Funding of networks of women-led businesses disrupting traditional capitalism


Funding network supporting only self-identified women-led businesses and non-binary entrepreneurs with nearly 100 percent success rate aims to disrupt traditional capital raising for good

Kiwi entrepreneur Lisa Booth launched her Waikato-based Kete Kai food delivery social enterprise last year after seeing a serious need for affordable food kits for those in detention.

The idea had been in the works for six years, as Booth’s ultimate goal was to end poverty by 2030 in Aotearoa. But what delayed the launch is access to finance.

“We started last year because when Covid hit we thought the cheapest way, and the easiest way to feed people is to do it, like really good meal planning. But raising capital is the hardest thing, ”Booth says.

Kete Kai is working with the Department of Human Nutrition at the University of Otago to create emergency meal kits to keep prices affordable.

“We raised some money to spend the year saving, but this year I raised around $ 100,000 from my family and friends.

“I gave up my corporate career at the end of last year because I really wanted to focus on this full time and realized I really needed help and to find a network of women. because we are a minority in technology and leadership. “

Theresa Gattung, business veteran and co-founder of NZX-listed meal kit company My Food Bag, said that, impressed with Booth’s social enterprise, she reached out to her on LinkedIn and encouraged her to apply for funding SheEO, a nonprofit venture capital organization supporting women. -identification of non-binary entrepreneurs through interest-free loans and mentoring.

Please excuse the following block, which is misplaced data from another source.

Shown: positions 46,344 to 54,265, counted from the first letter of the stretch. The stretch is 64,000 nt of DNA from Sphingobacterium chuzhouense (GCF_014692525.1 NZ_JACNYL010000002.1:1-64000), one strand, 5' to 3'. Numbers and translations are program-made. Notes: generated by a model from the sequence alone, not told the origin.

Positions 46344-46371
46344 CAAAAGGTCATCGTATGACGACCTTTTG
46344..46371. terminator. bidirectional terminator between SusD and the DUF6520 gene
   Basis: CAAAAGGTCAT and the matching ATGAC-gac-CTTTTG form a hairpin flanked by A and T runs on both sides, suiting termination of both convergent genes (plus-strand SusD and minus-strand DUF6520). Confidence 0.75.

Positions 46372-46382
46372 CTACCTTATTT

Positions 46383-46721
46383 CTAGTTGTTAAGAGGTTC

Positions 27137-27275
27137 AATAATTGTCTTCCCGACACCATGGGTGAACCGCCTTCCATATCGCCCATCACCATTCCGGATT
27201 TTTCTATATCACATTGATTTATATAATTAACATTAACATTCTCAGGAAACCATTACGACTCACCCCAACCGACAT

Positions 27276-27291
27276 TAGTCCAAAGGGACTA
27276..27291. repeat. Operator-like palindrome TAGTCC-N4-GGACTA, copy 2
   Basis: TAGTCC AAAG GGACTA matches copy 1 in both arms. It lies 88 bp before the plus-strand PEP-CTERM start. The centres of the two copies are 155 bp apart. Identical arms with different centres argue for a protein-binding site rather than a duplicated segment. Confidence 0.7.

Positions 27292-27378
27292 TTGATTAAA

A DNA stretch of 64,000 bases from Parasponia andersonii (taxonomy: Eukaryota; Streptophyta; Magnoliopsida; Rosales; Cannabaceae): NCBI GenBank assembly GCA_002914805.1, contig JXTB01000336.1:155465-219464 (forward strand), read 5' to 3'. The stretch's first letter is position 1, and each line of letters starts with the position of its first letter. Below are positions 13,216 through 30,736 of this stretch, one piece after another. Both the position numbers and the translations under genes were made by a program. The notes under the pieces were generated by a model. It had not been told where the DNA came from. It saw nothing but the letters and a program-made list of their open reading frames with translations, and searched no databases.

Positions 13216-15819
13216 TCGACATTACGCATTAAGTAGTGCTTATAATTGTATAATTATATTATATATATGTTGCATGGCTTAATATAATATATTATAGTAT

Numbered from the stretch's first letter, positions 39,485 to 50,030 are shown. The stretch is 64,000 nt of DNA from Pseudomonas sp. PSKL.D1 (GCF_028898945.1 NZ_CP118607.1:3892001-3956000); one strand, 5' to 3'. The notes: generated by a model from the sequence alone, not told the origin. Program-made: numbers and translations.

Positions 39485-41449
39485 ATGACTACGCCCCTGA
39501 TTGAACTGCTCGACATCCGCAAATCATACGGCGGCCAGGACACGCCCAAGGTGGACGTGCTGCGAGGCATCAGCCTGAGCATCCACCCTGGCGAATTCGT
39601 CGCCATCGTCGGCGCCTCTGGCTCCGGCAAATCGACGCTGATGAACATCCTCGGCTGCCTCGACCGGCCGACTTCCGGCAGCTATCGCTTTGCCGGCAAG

The company became one of five startups to secure a five-year interest-free loan from a pool of $ 1.25 million raised through donations from generous Kiwis seeking to support women-led businesses.

Gattung says that while access to capital for women-led businesses grew in New Zealand, with Icehouse Ventures creating the ArcAngels fund supporting only women-led businesses, there was still a long way to go.

“Women are tested even more often and often ask ‘Will you be able to do this?’ “How are you going to handle this”. It is a collective unconscious bias.

In 2019, 2.8% of funding went to startups led by women, and last year it fell to 2.3%, Crunchbase The figures spectacle.

“Our structures are designed to be biased against anyone who is not a white male Harvard dropout.”
– Vicki Saunders, Founder of SheEO

Gattung introduced the SheEO investment model in New Zealand four years ago after hearing Canadian founder Vicki Saunders talk about it at a conference.

Since 2017, the SheEO Aotearoa branch has raised $ 1.25 million from 1,100 donors.

To be eligible for funding, businesses must be majority owned and run by a cis or trans woman, a non-binary, gender fluid or gender non-conforming person, have revenues between $ 50,000 and $ 2 million, and be working to building a business with positive social impact – following the United Nations sustainability goals.